Saraki’s Aide, Hakeem Ahmed-Baba Dumps APC
Chief of Staff to Senate President Bukola Saraki, Dr. Hakeem Ahmed-Baba, on Monday, declared his withdrawal as a member from ruling All Progressives Congress (APC) over what he called the party’s poor performance.
Hakeem Baba, who is one of the strong members of APC Akida in Kaduna State and founding fathers of APC as a political party, was quick to say he was not thinking of joining another political party for now, but warned Nigerians not to allow the APC govern them beyond 2019.
The retired federal permanent secretary who made his position known during an interface with newsmen in Kaduna on Monday added that, the development has nothing to do with the President of the Senate, Dr. Bukola Saraki.
According to this technocrat, he took the decision after due consultations with members of his Akida faction of APC in Kaduna and a letter had been sent to the party chairman of his ward to that effect.
He was one time chairman of CPC and APC in Kaduna State. He was later appointed as Chief of Staff to the Senate President about two years ago.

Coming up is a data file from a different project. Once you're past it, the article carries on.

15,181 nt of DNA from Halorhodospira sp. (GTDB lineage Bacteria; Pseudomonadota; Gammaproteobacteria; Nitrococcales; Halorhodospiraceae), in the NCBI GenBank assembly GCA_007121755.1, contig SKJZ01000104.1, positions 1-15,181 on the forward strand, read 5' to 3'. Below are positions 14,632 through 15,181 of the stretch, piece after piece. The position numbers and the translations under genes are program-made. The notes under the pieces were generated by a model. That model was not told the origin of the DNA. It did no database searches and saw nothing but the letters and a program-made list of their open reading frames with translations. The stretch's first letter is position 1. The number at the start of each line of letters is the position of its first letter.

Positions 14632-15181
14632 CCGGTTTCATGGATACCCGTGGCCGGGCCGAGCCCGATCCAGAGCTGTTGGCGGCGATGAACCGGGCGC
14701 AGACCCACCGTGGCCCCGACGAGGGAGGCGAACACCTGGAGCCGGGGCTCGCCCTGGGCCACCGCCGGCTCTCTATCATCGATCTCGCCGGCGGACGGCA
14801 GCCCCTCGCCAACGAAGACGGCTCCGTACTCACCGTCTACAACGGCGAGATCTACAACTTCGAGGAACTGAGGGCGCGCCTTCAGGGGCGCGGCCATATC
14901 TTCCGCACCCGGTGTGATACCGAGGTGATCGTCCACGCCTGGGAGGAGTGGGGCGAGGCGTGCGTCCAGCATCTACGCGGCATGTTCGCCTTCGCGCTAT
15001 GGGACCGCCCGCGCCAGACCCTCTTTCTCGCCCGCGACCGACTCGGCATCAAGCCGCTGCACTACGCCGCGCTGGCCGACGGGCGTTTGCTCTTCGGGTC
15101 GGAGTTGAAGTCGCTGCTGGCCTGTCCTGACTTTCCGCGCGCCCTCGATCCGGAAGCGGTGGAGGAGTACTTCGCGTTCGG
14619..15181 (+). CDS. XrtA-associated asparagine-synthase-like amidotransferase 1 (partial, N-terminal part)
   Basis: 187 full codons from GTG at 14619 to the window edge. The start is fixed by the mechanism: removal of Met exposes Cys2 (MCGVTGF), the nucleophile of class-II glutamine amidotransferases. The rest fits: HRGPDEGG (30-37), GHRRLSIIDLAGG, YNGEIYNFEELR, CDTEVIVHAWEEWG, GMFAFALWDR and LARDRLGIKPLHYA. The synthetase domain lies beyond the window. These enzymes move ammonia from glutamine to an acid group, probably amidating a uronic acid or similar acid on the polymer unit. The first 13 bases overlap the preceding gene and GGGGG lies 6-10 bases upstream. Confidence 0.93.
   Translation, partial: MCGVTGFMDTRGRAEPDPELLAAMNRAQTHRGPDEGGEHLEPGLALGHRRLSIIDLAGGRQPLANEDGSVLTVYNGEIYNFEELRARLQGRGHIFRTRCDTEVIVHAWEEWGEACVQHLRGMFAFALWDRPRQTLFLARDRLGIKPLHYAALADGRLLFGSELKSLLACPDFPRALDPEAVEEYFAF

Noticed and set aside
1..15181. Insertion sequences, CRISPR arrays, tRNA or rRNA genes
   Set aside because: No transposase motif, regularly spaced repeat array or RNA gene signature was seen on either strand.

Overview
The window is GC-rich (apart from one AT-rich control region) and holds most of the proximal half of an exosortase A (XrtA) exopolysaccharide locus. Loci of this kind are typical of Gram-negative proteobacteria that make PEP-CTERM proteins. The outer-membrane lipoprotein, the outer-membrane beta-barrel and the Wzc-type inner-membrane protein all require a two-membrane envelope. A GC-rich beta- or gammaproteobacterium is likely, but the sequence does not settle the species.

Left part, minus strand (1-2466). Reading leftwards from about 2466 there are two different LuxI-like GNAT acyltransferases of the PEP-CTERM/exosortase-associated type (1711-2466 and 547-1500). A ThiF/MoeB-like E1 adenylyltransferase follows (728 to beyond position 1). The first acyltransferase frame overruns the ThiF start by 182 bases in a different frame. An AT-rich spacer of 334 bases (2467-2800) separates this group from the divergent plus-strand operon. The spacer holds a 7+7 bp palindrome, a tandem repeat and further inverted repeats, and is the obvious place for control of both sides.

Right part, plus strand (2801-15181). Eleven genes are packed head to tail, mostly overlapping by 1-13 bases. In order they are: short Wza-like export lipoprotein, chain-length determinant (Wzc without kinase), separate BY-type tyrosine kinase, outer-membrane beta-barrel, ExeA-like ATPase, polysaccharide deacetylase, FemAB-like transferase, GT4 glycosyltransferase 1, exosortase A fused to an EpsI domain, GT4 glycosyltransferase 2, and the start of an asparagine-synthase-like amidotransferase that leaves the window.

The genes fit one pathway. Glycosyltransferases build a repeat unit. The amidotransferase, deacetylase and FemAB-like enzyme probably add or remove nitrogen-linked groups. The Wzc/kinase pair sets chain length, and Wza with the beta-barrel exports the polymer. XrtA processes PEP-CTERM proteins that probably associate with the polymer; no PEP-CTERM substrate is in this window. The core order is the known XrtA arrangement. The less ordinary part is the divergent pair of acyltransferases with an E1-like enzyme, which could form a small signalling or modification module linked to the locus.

He said, “This statement is to inform the public of my resignation from APC. I have sent a formal letter to this effect to chairman of my ward.
“This has been a very difficult decision to leave a party I helped to form and made my humble contributions to put in power.
“After three years, however, I need to say that the APC has grossly under-performed and has forfeited any claim to my loyalty and continue membership.
“I do not believe in all conscience, that it should be trusted and encouraged to continue to govern our great country beyond 2019.
“I am not leaving to join another party. This is my decision and mine alone. It has nothing to do with the president of the senate Dr Abubakar Bukola Saraki.
“It’s a decision taken after due consultations with Akida Group, a group that has predated my appointment as chief of staff to the President of the Senate.
“I will remain active in politics, as this is the main avenue for salvaging our nation from rising insecurity, poverty and bitter divisions,” he said.